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Water 2019, 11(5), 881; https://doi.org/10.3390/w11050881

Article
Spatial and Temporal Variability in Precipitation Concentration over Mainland China, 1961–2017
1
State Key Laboratory of Hydrology-Water Resources and Hydraulic Engineering, Hohai University, Nanjing 210098, China
2
College of Hydrology and Water Resources, Hohai University, Nanjing 210098, China
*
Author to whom correspondence should be addressed.
Received: 28 March 2019 / Accepted: 23 April 2019 / Published: 26 April 2019

Abstract

:
Understanding the patterns and mechanisms of precipitation variations is important for assessing flood and drought risks and for ensuring sustainable water use. Here, we analyzed the characteristics of annual precipitation changes in eight subregions of China using the Mann–Kendall test based on daily precipitation data from 774 rain gauge stations during 1961–2017. Then, we used the monthly precipitation concentration index (PCI) and daily concentration index (CI) to analyze precipitation concentrations. The results are as follows: (1) PCI and CI in northern China generally decreased with time, indicating a uniform precipitation distribution. Notably, the annual precipitation increased significantly in Xinjiang and the Qinghai-Tibet Plateau, which could alleviate future drought. (2) PCI increased and CI decreased in the plain regions of the Yangtze River and Southeast China, exhibiting high CI values with marked increases of annual precipitation. Such heavy rainfall events combined with high rainfall concentrations could increase the flood risk. (3) A significant PCI increase and CI decrease occurred in Southwest China, where annual precipitation decreased significantly. Regular rainfall decreased notably, which could increase the likelihood of drought hazards. (4) Overall, both indices showed negative trends at most stations; precipitation distribution was generally more uniform over China. These findings improve our understanding of extreme rainfall evolution and water resource distribution over China. Furthermore, PCI and CI can serve as warning tools for disaster control and water resource management.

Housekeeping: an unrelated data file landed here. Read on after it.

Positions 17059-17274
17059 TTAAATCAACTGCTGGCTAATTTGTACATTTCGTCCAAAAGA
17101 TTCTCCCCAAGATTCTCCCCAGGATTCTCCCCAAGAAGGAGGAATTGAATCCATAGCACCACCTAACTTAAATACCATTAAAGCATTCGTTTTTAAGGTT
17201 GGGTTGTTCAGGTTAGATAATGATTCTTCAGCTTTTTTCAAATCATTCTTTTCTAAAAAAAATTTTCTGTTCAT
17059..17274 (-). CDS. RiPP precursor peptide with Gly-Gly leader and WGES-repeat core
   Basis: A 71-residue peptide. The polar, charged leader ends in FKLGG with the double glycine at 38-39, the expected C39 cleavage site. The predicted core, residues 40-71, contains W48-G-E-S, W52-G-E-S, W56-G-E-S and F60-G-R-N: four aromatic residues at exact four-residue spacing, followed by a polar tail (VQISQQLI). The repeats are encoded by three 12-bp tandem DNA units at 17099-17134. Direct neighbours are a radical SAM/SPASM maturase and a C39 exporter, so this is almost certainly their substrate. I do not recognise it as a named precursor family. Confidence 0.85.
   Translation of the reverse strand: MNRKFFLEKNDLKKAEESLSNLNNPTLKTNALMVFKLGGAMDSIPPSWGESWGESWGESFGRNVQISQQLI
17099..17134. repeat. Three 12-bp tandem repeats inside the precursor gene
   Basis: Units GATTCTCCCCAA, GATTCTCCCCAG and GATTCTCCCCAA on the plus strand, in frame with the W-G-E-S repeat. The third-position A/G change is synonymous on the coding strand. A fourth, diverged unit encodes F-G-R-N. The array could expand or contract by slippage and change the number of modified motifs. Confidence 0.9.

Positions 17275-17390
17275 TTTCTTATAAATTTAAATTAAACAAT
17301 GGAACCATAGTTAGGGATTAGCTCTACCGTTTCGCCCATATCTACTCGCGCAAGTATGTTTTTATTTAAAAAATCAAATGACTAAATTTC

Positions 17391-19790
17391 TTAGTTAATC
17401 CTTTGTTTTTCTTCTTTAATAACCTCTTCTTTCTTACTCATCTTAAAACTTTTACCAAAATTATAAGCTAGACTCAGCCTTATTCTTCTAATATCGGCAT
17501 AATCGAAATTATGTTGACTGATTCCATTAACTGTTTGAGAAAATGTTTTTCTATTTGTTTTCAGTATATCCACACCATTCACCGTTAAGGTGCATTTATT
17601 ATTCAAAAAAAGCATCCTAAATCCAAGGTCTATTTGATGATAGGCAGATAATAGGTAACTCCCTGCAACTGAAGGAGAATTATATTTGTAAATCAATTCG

Keywords:
precipitation concentration; concentration index; spatial distribution; temporal variability; regionalization

1. Introduction